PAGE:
The initial effective date of the employer shared responsibility provisions of the Patient Protection and Affordable Care Act (PPACA) is January 1, 2015. These provisions are often collectively called the “employer mandate.” As the effective date approaches and it becomes less likely that Congress will provide an additional last-minute extension, some employers are considering alternate ideas to strike the right balance among the competing concerns of cost savings, legal compliance, and meeting employee needs when providing employee medical insurance. One commonly proposed solution is to provide employees with cash to help them purchase an individual medical policy on the public exchange. The Department of Labor (DOL) clarified in a FAQ document published on its website on November 6, 2014 that this is not appropriate in a number of situations.
The first situation cited by the DOL is where an employer offers employees cash to reimburse the purchase of an individual policy. This arrangement does not comply with PPACA because it meets the definition of group health plan coverage and is thus subject to applicable market reform provisions (the rules governing what types of plans must be offered). Because there is no way to guarantee that the individual policies purchased by employees would meet market reform requirements, a cash reimbursement arrangement is not permitted.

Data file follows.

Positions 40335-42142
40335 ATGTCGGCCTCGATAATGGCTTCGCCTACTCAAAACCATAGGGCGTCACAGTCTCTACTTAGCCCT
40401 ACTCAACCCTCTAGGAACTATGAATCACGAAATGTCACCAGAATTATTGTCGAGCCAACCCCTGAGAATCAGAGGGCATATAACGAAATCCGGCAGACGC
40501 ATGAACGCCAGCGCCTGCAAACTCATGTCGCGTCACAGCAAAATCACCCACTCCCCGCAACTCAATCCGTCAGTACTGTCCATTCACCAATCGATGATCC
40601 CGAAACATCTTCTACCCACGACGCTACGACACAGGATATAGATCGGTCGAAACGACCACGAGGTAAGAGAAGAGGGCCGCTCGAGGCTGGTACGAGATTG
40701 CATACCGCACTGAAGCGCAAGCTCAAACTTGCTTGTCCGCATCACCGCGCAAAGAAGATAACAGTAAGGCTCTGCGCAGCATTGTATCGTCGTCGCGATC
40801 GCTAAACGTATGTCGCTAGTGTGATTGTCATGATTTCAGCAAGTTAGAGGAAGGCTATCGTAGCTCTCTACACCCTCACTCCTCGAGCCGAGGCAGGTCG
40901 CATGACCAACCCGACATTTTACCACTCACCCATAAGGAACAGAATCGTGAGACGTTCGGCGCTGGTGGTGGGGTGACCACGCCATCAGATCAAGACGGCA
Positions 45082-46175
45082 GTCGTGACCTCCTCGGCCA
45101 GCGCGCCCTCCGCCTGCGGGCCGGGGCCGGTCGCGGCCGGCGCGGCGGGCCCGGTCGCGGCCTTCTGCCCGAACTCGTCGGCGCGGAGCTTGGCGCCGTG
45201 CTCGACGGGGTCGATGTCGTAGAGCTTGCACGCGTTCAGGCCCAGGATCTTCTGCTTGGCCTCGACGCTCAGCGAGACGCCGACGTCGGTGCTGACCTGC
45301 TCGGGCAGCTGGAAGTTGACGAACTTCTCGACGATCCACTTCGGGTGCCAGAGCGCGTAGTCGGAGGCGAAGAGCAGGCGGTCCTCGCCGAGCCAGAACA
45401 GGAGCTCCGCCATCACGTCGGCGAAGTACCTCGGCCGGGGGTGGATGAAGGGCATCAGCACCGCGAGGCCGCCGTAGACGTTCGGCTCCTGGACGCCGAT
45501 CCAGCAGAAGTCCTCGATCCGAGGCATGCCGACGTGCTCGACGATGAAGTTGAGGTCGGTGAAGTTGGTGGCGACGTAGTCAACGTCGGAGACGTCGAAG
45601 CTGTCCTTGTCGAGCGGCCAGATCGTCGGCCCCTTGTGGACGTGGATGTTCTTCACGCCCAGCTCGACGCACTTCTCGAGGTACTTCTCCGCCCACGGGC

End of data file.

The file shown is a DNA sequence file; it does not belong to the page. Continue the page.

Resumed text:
In addition, the DOL addressed employers’ possible treatment of employees with an underlying health factor that creates the risk of high claims. The FAQ clarifies that employers may not target these employees for a choice of cash or coverage under the employer’s group health plan because such a choice amounts to impermissible discrimination on the basis of a health factor.
Finally, the DOL addressed an option that a number of vendors are marketing to employers. The DOL stated that a reimbursement arrangement set up in accordance with the rules of Code Section 105 is a group health plan that must comply with the applicable market reform provisions. Without a compliant underlying health plan, this type of arrangement is not permitted.
With these guidelines, it appears clear that the safest way for employers to give cash to employees to help with their medical expenses outside of sponsoring a group health plan is to increase their compensation through either base wages or bonuses.